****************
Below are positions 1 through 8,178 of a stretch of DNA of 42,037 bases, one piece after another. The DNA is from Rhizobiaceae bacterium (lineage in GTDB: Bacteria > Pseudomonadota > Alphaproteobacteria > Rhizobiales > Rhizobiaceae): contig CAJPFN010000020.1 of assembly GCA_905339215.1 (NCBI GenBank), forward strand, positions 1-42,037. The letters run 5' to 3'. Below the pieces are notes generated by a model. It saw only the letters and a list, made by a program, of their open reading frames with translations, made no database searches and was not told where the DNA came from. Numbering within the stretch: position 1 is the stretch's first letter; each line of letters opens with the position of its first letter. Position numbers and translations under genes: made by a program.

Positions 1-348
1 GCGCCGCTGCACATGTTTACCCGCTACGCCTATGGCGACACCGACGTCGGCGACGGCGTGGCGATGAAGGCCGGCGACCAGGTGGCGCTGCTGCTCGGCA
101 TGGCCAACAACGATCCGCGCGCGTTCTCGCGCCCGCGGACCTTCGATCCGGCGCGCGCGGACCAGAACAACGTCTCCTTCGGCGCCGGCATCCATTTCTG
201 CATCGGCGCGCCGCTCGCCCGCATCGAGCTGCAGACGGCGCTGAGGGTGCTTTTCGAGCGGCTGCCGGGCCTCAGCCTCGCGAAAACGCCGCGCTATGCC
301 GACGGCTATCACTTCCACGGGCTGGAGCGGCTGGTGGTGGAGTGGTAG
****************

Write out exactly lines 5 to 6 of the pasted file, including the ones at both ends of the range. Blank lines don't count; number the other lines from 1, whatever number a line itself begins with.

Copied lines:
201 CATCGGCGCGCCGCTCGCCCGCATCGAGCTGCAGACGGCGCTGAGGGTGCTTTTCGAGCGGCTGCCGGGCCTCAGCCTCGCGAAAACGCCGCGCTATGCC
301 GACGGCTATCACTTCCACGGGCTGGAGCGGCTGGTGGTGGAGTGGTAG